# Scytale

Scytale

:"This article is about the encryption device; for the Dune character, see Scytale (Dune)." In cryptography, a scytale (/sɪtəli/ rhymes with Italy, and also transliterated as skytale, Greek "σκυτάλη", a baton) is a tool used to perform a transposition cipher, consisting of a cylinder with a strip of leather wound around it on which is written a message. The ancient Greeks, and the Spartans in particular, are said to have used this cipher to communicate during military campaigns.

The recipient uses a rod of the same diameter on which he wraps the paper to read the message. It has the advantage of being fast and not prone to mistakes &mdash; a necessary property when on the battlefield. It can, however, be easily broken. Since the strip of paper hints strongly at the method, the ciphertext would have to be transferred to something less suggestive, somewhat reducing the advantage noted.

Encrypting

Suppose the rod allows one to write 4 letters around in a circle and 5 letters down the side of it.The plaintext could be: "Help me I am under attack"

To encrypt one simply writes across the leather...

_____________________________________________________________
| | | | |
| H | E | L | P | M |
__| E | I | A | M | U |__
N | D | E | R | A |
T | T | A | C | K |
| | | | |
_____________________________________________________________

so the ciphertext becomes, "HENTEIDTLAEAPMRCMUAK" after unwinding.

Decrypting

To decrypt all one must do is wrap the leather strip around the rod and read across. The ciphertext is: "HENTEIDTLAEAPMRCMUAK"Every fifth letter will appear on the same line so the plaintext becomes HELPM...return to the beginning once the end is reached ...EIAMUNDERATTACKInsert spaces and the plaintext is revealed: "Help me I am under attack"

History

From indirect evidence, the scytale was first mentioned by the Greek poet Archilochus who lived in the 7th century BC. Other Greek and Roman writers during the following centuries also mentioned it, but it was not until Apollonius of Rhodes (middle of the 3rd century BC) that a clear indication of its use as a cryptographic device appeared. A description of how it operated is not known from before Plutarch (50-120 AD):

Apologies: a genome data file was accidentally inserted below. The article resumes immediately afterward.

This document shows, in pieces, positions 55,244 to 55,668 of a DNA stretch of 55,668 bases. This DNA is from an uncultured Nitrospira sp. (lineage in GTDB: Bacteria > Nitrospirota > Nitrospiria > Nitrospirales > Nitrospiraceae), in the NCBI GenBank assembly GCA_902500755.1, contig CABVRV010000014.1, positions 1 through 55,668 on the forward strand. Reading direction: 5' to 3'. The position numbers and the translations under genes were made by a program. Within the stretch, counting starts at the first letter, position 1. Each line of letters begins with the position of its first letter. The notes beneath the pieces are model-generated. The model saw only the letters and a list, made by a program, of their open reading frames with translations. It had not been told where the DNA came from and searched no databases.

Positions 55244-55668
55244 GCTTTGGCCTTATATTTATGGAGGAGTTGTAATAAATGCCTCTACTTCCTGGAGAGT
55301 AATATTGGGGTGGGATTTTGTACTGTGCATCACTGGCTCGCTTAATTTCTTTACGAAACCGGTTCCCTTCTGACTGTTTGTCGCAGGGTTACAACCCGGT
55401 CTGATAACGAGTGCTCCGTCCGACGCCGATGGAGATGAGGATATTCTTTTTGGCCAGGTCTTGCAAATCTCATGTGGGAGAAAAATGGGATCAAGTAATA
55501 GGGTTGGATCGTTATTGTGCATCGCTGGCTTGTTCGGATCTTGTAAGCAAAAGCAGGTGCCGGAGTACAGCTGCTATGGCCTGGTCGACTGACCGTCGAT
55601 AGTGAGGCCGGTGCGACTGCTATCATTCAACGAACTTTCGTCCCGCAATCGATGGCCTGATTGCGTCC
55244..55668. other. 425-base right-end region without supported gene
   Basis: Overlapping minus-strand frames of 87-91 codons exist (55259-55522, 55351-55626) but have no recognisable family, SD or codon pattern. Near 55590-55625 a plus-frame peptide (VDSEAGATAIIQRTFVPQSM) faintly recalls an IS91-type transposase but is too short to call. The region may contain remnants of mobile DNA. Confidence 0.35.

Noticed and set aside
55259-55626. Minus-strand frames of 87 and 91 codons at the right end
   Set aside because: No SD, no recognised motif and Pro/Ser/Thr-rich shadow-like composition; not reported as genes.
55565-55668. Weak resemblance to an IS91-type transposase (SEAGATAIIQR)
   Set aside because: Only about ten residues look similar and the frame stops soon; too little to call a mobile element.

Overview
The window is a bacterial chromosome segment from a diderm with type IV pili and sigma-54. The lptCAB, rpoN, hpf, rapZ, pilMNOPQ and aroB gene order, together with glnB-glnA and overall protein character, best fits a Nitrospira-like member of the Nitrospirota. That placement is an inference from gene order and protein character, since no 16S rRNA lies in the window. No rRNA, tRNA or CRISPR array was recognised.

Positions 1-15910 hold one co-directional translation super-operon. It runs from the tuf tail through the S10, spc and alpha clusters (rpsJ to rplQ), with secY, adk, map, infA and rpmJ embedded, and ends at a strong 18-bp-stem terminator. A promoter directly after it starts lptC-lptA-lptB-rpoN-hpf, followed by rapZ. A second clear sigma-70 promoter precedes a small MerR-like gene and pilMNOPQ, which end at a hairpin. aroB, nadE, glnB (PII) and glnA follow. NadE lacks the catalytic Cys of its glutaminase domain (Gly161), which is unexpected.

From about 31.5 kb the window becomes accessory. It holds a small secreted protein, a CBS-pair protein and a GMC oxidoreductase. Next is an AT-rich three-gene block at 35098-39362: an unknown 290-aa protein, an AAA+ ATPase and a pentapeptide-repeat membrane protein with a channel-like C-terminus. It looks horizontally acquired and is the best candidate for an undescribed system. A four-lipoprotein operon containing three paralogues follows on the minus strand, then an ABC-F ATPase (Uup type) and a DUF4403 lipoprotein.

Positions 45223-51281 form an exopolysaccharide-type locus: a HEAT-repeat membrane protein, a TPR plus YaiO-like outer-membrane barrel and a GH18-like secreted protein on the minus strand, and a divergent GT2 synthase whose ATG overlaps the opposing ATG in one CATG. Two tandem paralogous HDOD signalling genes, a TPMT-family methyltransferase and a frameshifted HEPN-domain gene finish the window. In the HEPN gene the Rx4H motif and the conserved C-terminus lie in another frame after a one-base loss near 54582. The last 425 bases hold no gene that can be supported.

:"The dispatch-scroll is of the following character. When the ephors send out an admiral or a general, they make two round pieces of wood exactly alike in length and thickness, so that each corresponds to the other in its dimensions, and keep one themselves, while they give the other to their envoy. These pieces of wood they call scytalae. Whenever, then, they wish to send some secret and important message, they make a scroll of parchment long and narrow, like a leathern strap, and wind it round their scytale, leaving no vacant space thereon, but covering its surface all round with the parchment. After doing this, they write what they wish on the parchment, just as it lies wrapped about the scytale; and when they have written their message, they take the parchment off and send it, without the piece of wood, to the commander. He, when he has received it, cannot otherwise get any meaning out of it,--since the letters have no connection, but are disarranged,--unless he takes his own scytale and winds the strip of parchment about it, so that, when its spiral course is restored perfectly, and that which follows is joined to that which precedes, he reads around the staff, and so discovers the continuity of the message. And the parchment, like the staff, is called scytalae, as the thing measured bears the name of the measure."